Victoria online startup The Capital and the revenue path less traveled

It’s rare in the current media climate that an editor is told by a publisher to take the long road to revenue, but that’s exactly where Tristin Hopper has found himself.

Since June, the former National Post scribe has been at the helm of The Capital, Victoria, BC’s newest digital news outlet, specializing in long-form investigative journalism.

It published its first daily newsletter, Capital Daily, on Sept. 14, 2019, which is sent out by controlled email circulation. It’s also publishing an average of two to three feature stories a week – all paywall-free.

“We actually have very patient capital,” Hopper told Broadcast Dialogue in an interview last week.

That patient capital comes by way of Victoria area tech entrepreneur Andrew Wilkinson, not to be confused with the BC Liberal party leader of the same name.

Wilkinson, the chair of WeCommerce and Dribbble (who did not respond to an interview request), was an undergrad in the Journalism program at Ryerson for one year before venturing into the tech world. According to Hopper, Wilkinson recognized a gap in the amount of local media coverage dedicated to investigative news.

Tristin Hopper

“Everyone in Victoria has seen this,” said Hopper, who prior to studying journalism at both Carleton University and Concordia, graduated from high school in the picturesque local suburb of Oak Bay. “We know how much news is happening here, we see how little of it makes the media, and Andrew felt the city could really benefit from a long-form investigative news organization. He called me and said ‘I’m thinking of starting up a news organization, I’ll give you three years of solid funding and then we’ll get it on a path to sustainability.'”

The Capital has started modestly. Hopper works out of his basement, while new hire Sean Craig, who was most recently with the National Observer, mainly works out of cafes. Investigative reporter Tori Marlan is based in Seattle for the time being, while other contributors are freelance.

“We’re keeping overhead as low as we can. We beg and scrimp where we can. That’s part of sustainability,” explained Hopper, who took a few mental notes during his more than eight years with Postmedia. “I studied what happens to news startups and the National Post did this…they started and spent gobs of money as if there was no tomorrow and then spent 15 years paying off the debt from that.”

While ads are being sold within The Capital newsletter, the main website remains ad free. Hopper believes eventually the most viable option for monetization will be the sponsorship route, similar to The Guardian model.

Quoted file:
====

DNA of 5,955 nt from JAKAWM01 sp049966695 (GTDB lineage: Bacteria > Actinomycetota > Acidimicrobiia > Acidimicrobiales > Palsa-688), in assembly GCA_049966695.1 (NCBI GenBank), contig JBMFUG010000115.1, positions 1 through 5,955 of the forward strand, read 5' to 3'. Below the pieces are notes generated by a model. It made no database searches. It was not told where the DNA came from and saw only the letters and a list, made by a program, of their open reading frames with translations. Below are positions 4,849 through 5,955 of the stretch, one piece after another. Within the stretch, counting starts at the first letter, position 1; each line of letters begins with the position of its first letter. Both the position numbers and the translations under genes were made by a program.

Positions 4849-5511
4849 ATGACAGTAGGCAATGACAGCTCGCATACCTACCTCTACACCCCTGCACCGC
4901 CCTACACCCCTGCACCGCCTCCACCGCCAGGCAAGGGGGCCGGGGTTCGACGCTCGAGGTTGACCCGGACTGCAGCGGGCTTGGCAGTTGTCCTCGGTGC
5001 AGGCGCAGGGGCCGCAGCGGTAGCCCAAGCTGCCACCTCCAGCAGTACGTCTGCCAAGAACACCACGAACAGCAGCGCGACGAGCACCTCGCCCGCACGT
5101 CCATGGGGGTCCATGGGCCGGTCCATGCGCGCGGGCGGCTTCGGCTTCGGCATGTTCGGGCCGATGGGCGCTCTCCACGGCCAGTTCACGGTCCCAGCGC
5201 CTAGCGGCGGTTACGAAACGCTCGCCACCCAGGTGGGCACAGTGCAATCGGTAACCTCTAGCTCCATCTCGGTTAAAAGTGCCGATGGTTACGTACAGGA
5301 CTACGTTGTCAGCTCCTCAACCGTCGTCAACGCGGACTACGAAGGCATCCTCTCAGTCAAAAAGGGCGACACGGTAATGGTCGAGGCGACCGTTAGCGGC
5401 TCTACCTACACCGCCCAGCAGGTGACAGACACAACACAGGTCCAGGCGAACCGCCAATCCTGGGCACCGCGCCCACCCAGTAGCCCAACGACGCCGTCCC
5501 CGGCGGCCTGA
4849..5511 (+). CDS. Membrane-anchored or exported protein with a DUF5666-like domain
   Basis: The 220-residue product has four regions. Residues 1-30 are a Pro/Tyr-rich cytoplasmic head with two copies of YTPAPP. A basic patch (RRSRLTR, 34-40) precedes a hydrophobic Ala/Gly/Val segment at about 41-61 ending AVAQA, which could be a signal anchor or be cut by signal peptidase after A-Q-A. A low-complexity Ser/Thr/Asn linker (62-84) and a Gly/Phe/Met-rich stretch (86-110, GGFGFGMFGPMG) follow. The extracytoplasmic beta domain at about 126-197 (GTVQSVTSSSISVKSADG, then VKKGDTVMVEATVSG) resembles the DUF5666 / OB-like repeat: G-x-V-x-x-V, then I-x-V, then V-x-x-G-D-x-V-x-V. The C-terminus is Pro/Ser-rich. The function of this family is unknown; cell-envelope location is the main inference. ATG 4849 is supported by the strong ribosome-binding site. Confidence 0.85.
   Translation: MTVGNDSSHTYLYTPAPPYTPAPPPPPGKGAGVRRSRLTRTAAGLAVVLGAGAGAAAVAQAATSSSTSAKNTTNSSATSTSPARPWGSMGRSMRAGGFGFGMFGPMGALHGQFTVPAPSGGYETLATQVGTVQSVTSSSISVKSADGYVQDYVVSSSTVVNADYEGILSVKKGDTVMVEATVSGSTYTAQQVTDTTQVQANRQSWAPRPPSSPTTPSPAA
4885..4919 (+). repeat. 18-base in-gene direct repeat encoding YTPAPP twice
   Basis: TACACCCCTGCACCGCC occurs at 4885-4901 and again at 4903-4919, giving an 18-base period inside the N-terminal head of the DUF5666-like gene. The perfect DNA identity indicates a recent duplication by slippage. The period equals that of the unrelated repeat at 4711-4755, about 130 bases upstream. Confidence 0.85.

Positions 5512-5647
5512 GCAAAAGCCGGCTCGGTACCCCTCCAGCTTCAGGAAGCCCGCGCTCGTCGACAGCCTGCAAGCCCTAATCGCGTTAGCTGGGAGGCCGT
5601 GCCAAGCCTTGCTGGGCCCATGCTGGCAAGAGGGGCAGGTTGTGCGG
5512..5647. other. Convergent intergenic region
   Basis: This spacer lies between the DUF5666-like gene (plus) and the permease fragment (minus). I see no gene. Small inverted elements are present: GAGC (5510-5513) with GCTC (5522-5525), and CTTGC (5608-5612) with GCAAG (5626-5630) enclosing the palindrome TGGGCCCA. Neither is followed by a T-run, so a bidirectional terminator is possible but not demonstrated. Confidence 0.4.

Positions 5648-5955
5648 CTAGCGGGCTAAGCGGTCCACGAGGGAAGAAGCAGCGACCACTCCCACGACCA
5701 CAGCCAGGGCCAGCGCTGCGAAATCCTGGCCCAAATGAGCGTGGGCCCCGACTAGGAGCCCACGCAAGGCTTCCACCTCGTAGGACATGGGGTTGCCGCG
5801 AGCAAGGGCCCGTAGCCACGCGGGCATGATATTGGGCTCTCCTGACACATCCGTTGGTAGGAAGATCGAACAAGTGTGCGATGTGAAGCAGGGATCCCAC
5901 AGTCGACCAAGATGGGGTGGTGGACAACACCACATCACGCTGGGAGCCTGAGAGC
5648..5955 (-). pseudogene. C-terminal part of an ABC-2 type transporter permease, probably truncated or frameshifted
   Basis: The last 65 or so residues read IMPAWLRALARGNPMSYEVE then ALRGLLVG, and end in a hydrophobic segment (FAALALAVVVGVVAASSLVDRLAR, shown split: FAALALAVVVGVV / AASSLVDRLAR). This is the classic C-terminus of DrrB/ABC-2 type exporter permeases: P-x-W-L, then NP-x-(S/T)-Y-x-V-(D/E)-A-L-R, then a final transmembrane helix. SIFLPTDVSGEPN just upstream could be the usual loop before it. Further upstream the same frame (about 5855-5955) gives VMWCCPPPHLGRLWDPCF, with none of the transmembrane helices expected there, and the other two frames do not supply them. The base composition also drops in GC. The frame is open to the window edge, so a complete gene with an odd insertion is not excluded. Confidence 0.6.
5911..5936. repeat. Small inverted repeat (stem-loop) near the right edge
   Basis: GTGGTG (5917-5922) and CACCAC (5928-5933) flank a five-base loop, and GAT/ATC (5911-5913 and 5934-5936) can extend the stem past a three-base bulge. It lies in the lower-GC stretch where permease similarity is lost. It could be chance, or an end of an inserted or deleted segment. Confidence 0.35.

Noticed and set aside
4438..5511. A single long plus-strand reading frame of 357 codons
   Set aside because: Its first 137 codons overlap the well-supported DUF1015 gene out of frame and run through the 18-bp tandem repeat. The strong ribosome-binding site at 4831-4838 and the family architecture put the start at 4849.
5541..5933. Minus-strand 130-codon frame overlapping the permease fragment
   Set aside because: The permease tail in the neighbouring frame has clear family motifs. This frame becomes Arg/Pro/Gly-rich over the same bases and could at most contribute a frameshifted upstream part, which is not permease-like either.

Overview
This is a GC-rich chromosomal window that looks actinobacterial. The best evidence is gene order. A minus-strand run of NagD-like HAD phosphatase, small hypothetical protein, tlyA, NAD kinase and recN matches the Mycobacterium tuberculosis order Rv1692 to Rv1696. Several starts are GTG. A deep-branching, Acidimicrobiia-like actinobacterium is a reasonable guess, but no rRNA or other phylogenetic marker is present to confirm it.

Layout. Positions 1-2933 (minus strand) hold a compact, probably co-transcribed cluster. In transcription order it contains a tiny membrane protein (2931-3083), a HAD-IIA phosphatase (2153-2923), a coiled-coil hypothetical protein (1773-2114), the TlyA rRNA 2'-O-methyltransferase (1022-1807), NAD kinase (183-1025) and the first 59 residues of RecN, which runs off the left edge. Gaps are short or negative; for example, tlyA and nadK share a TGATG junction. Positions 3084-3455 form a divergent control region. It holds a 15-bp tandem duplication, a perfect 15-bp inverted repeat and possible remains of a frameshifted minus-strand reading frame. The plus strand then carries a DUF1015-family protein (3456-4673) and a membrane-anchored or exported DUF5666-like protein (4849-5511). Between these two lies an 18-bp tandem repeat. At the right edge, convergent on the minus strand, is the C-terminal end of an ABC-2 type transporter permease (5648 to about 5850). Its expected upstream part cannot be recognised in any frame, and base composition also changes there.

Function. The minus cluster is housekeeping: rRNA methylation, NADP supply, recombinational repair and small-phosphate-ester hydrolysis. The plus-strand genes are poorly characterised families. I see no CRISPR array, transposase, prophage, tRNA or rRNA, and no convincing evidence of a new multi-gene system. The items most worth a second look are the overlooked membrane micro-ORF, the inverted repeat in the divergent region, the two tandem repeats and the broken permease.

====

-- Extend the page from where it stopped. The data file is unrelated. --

Hopper is optimistic that if the community finds value in what The Capital is doing, they’ll continue to support the publication. He says that’s already been evidenced by reaction to its coverage of the National Centre for Truth & Reconciliation’s release of a comprehensive list of children who died at Indian Residential Schools. The Capital published a feature focused on the names and schools on Vancouver Island, drawing huge response.

“I don’t think a lot of people knew that some of BC’s most notorious schools were just an hour or two drive from Victoria. I also knew from growing up in Victoria, there are a fair number of people that had stories, but nowhere to go with them…so people are presenting those to us now. If we can create evergreen content and The Capital has the best explanation, the best take on the issue or something that no one else has, we can get that reader support,” said Hopper.

Hopper says the Greater Victoria market, which encompasses a population of approximately 367,000, is special in that it has a combination of readers hungry for deep dive journalism.

“We’ve noticed this since launching, the more complicated and the more graphics and more scientific hyper links, the better the story does. There’s an audience here that’s very hungry for long-form, non-partisan content. There’s a lot of agenda-driven news organizations on the West Coast, so we’re trying to be middle of the road and not have any agenda in any direction.”

Part of Hopper’s challenge as editor is building audience trust. Amidst an atmosphere of polarized politics and the rise of fake news, he says the public’s first reaction when they see a brand new news organization is “who funds them, is this propaganda?”

“Our whole strategy in these first months is here’s a human face, here’s why we’re doing it, this isn’t George Soras trying to put some agenda in the city.”

“I can say after eight months at this, [Wilkinson] is the ideal publisher. He’s usually the one encouraging us to be more aggressive, spend more money on coverage, take more risks…this is sort of the mythical ideal that you would want for a news organization,” said Hopper.


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